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HID Headlight Interference

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NorthCOVideo

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#1
I'm getting a lot of interference from the HID headlights on my truck, has anybody else ran into this problem and if so is there anything to combat this. I purchase the Procomm noise filter switch box in hopes that is would help and it does but when its in use my reception is horrible. I was testing it out with a buddy of mine and we couldn't here each other until we were about 500ft apart and even then it wasn't that good. I've read a few things around on the net and there doesn't seem to be a positive solution. Common things I've read are wrapping the ballasts with aluminum foil and using ferrite beads on the power supply lines. And yes before you ask I have run my power directly to the battery and everything is properly grounded. I'm running the Uniden 980 for a radio. My antennas at the moment are Cobra mag mounts, and maybe that's a source of my problems, they are soon to be changed to mounted Firefly's. Maybe some of the HAM's could chime in on this, there's got be somebody running HID's with HAM radios. Give me your thoughts.

I will apologize ahead of time if there has already been a thread started on this, I did some searching and didn't find much.
 
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#2
I've got a few questions for you that might help point some clues to some stuff.

What is the vehicle? Running co-phased antennas? Where are the antenna(s) mounted currently? Factory or aftermaket HID's?
 
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#3
Pull the coax off the radio and see if your noise goes away, then you will know if its coming through the antenna or power lead. That will give you an idea of where to start next.
 
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#4
Hello NCOV:
Yeah what sdeeter1955 said, that's a good call, the first step in trouble shooting the interference problem. Removing the antenna connector and seeing if the noise goes away this verifies the noise is coming thru in thru the antenna, meaning the HID lights are emitting some sort of RF Noise.

If so then like you said ferrite beads, or ferrite snap on cores from Radio Shack could be tried. A phone call the HID manufacture might also help. Possibility of grounding the Ballast and adding a bypass capacitor to the input of the HID Ballast???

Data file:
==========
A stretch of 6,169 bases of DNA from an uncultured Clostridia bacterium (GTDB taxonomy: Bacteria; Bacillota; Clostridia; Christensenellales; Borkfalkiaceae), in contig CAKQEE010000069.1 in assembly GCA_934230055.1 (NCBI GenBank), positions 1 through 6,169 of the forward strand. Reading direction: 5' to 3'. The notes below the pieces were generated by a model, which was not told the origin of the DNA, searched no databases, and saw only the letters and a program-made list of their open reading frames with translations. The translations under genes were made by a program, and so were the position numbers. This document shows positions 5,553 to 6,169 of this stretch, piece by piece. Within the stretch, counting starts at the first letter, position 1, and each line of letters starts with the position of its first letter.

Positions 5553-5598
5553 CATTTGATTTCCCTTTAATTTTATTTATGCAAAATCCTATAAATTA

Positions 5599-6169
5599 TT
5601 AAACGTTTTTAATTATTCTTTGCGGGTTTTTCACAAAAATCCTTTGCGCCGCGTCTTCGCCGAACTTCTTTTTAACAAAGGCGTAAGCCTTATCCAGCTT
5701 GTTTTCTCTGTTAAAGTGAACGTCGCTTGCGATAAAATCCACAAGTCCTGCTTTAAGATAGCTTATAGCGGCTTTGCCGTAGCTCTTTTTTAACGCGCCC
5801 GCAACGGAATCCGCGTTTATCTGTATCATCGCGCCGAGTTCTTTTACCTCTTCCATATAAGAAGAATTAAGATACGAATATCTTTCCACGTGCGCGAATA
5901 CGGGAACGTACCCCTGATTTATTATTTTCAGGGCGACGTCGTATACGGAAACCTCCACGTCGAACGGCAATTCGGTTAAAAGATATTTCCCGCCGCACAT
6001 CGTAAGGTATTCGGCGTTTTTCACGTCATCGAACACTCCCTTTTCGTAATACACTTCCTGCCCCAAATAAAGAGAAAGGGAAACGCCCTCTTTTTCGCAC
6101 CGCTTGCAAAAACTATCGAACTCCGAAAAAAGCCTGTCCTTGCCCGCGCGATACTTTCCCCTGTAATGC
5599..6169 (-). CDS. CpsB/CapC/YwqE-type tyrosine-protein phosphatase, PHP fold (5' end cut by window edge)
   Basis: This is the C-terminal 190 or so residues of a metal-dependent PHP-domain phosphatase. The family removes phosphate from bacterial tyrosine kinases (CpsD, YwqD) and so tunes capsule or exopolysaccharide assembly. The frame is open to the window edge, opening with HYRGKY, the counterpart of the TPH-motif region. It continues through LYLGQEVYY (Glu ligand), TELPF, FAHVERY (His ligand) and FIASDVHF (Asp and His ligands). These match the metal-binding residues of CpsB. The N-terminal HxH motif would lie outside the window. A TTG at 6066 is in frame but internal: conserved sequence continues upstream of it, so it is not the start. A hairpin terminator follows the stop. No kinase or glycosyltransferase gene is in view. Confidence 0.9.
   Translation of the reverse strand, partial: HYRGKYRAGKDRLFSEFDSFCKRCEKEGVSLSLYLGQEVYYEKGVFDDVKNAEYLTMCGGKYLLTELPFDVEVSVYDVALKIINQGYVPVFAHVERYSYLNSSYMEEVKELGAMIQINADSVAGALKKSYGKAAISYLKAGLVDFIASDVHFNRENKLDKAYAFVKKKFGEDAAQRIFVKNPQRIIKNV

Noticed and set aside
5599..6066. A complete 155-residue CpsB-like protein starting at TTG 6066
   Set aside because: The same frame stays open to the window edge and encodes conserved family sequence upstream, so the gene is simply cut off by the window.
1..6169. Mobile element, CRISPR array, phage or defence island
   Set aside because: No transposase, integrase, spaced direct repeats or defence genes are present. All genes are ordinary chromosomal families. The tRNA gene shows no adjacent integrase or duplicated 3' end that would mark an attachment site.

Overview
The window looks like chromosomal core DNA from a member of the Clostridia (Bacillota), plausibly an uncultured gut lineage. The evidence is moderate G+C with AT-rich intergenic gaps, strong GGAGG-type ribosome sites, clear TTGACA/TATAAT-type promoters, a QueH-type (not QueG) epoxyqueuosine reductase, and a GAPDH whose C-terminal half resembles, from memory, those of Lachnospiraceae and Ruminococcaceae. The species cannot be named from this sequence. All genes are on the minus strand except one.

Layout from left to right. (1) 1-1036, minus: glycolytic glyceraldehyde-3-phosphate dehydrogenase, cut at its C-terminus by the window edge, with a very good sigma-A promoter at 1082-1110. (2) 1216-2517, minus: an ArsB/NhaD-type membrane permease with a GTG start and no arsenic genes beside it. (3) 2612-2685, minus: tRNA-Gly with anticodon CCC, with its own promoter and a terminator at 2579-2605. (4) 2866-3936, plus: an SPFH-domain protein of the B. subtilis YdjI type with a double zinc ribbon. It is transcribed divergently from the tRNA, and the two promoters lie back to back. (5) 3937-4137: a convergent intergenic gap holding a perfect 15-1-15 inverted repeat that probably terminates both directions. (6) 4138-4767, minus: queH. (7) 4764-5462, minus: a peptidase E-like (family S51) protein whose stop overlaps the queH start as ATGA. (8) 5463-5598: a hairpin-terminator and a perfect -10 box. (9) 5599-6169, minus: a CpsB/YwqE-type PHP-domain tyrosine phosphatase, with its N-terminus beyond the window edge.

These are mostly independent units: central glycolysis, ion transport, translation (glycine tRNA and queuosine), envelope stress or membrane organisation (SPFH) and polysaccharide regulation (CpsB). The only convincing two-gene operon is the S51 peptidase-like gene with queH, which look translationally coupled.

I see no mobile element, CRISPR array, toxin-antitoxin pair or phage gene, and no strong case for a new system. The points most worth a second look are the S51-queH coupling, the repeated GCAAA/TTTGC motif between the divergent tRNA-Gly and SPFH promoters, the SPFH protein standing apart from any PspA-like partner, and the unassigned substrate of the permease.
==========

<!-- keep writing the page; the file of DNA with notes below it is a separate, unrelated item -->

I didn't know what HID lights were so I looked it up, see the attached web site, here it says it uses a ARC to start the HID Lights, is it possible that the start function is always operating?

High-intensity discharge lamp - Wikipedia, the free encyclopedia

Please let us know what all you find out.

Thanks a million

Jay in the Mojave
 

NorthCOVideo

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#5
2009 Chevy Silverado 2500 HD Diesel, they are after market lights. I run both antennas into a Tee at the filter ( they were Tee'd at the radio before the filter came along) the antennas are currently stuck to the bulkhead on the bed, like I said these will switched out for better antennas and they will be on a Co-Phase cable and a permanent mount rather than mag mounts.

I will defiantly run that test, I didn't think about doing that before. I managed to find a great deal on ferrite beads on amazon, 10 each in 2 different sizes, $15 for the lot.

I run the HIDs in both my Low beams and my floods, the low beams are auto on the truck and the floods I have a switch for, if they are turned off no interference, turn on the lows i get a little bit and then turn on the floods and it doubles. So because of this I have to turn my squelch way up and at the same time if I check my SWR its out of wack, I can't remember the numbers but between 1-20-40 its 3 or higher and thats with the SWR set correctly with the lights off.



Oh and I need to change my profile picture, I no longer have the vehicle.
 
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#6
Off topic, but you did use the correct coax to connect your antennas? When cophased, it requires different coax than for a single antenna...in case you didn't know that.

Sent from my SAMSUNG-SM-G730A using Tapatalk
 

NorthCOVideo

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#7
When I install my new antennas I will be getting a factory made co-phase, the mag mounts are cheap, coax is molded into the antenna base and probably have crap coax, which could be part of my problem.
 

NorthCOVideo

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#8
Okay I just checked and its defiantly on the antenna side, just disconnected the antennas and no interference shows on the SRF with the lights on. I just had a thought I don't know if its going to be relevant or not, but I'm going to test it with just my jumper that runs into my filter and see if its just a coax thing in general.
 
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#9
I posted this same issue in another thread a few months ago. I was not able to get much help.

HID lights produce a tremendous amount of RF. Isolating or containing this RF can be a challenge.

I first started by putting a few ferret chokes on the high voltage output from the ballast. This helped but was not the results that I had wished for.

The next thing that I tried was using copper wrapping and wrapped the entire HID system in copper. Each line separately of course. I then grounded one end of those wraps individually. If you try this method be sure that only one side is grounded. If there is more than one ground on each line then you will have defeated the purpose of trying to isolate the RF. I then shrink wrapped those lines, wrapped them with hockey tape and the plasti-dip. I have pretty low noise now.
 
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#10